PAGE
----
• Record Management Systems

    Records management is two pronged. First, you have the obligation both legally and practically to keep some physical records, while you can keep others digitally. Second, both types of records must be kept secure, not only to protect your own privacy but also that of your customers and clients.

    There are a couple choices when it comes to managing these records. You can either establish an in-house records area and records policies or outsource record storage and management. Another approach is a hybrid one, in which you store some types of documents but outsource others. What are the pros and cons of these approaches?

    All types of record management come with a cost. For off-site storage, you must pay a company to store the records for you. If you store them on-site, you will have to use valuable office real estate for storage, and that area will have to be protected with extra security. The hybrid method will have a bit of each cost involved.

    Off-site records management offers a few big advantages. Records are less likely to be misused or abused, as they are not available on-site. As mentioned above, it does save storage space, and it serves to protect files from environmental damage should there be a flood or fire.

    On-site record management offers two primary advantages. The first is that records that need to be frequently accessed are readily available. Also, if you are working with single copy records, you can ensure that the latest version is the one filed, especially if it is a document that is updated often.

    The hybrid approach stores some records on-site, while others do so remotely. That way you have the records on hand that are frequently accessed, but those you need rarely during daily operations, if at all, are stored off-site.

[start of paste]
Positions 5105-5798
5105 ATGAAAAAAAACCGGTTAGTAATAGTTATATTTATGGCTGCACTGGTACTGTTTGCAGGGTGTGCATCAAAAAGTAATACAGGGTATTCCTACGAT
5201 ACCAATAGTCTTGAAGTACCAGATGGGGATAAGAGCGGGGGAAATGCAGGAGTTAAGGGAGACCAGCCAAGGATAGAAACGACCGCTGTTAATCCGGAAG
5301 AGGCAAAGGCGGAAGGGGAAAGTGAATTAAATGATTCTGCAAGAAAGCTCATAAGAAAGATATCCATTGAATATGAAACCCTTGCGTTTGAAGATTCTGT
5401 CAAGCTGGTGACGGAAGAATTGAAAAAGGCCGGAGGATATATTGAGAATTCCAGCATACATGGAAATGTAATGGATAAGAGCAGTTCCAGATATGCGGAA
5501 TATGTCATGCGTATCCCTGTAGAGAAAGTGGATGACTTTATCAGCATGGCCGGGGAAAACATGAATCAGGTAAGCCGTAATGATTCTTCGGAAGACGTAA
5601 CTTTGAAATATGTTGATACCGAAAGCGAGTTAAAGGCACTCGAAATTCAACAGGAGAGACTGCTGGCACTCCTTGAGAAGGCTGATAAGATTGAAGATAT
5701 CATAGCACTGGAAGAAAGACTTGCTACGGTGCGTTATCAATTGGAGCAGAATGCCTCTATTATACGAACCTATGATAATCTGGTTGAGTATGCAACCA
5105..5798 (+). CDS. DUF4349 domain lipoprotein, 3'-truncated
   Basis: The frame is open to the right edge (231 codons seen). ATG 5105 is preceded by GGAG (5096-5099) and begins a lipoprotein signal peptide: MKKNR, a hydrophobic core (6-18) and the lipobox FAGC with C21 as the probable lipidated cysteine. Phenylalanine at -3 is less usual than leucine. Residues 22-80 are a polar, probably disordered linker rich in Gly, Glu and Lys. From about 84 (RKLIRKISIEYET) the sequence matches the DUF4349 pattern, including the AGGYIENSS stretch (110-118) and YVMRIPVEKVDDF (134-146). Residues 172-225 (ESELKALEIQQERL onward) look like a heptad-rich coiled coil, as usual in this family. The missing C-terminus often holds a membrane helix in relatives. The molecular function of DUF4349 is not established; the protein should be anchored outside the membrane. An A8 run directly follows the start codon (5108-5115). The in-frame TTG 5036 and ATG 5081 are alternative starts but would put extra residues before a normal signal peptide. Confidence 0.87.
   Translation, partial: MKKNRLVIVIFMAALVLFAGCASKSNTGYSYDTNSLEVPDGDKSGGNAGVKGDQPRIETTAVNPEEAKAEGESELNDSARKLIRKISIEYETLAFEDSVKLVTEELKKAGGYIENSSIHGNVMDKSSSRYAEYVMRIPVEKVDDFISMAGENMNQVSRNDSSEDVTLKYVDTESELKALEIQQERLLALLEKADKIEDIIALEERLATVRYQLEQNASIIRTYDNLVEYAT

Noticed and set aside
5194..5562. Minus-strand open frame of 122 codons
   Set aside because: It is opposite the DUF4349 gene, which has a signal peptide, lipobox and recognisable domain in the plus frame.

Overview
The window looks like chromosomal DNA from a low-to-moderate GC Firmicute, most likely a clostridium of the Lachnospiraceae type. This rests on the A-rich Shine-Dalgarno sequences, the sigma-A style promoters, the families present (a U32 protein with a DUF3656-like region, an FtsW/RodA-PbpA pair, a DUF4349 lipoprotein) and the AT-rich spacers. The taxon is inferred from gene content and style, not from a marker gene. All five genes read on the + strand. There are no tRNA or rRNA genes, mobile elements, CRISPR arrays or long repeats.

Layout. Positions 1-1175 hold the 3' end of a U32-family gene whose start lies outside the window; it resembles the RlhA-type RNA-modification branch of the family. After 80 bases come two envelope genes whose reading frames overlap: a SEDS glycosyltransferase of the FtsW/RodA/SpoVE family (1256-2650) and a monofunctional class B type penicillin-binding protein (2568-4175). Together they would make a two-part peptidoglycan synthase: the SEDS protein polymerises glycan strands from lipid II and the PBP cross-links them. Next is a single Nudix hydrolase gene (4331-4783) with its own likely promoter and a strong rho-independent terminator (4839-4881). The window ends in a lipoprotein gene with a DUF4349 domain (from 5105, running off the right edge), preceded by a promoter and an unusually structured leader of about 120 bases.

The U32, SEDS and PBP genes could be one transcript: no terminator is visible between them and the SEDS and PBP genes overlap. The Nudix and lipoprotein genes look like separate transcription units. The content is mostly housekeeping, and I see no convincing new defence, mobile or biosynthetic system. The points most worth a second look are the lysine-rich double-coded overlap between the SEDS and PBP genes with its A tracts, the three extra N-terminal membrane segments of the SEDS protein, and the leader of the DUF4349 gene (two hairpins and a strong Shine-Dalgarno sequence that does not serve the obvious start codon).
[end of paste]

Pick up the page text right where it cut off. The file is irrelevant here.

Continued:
Digital records have the same option. A digital records management system can even allow remote access when you need it, but servers and hard drives are off-site, encrypted and secure. These are all important requirements to protecting your business data in this digital age.

  • Best Disposal Practices

    All business records should be thoroughly shredded before being disposed of. There are shredding services that will pick up your records, shred them, and then recycle the paper afterwards. Alternatively, you can shred them yourself and send the paper to a recycling facility.

    Digital records are a little tougher. Just hitting “delete” in file manager does not remove them entirely, and for them to be truly gone, a hard drive must be wiped several times or must go through a specific software process to “scrub” the records.

    Often these shred and recycle services are free, and if you use off-site record storage, they may include a certain amount of shredding as part of their services so that you can purge records as they are no longer needed.

To shred or not to shred? In general, shred all of your business records once you no longer need them. Just be sure you don’t shred them too soon. Count the cost of keeping records for longer than you need, no matter what kind of record system you adopt.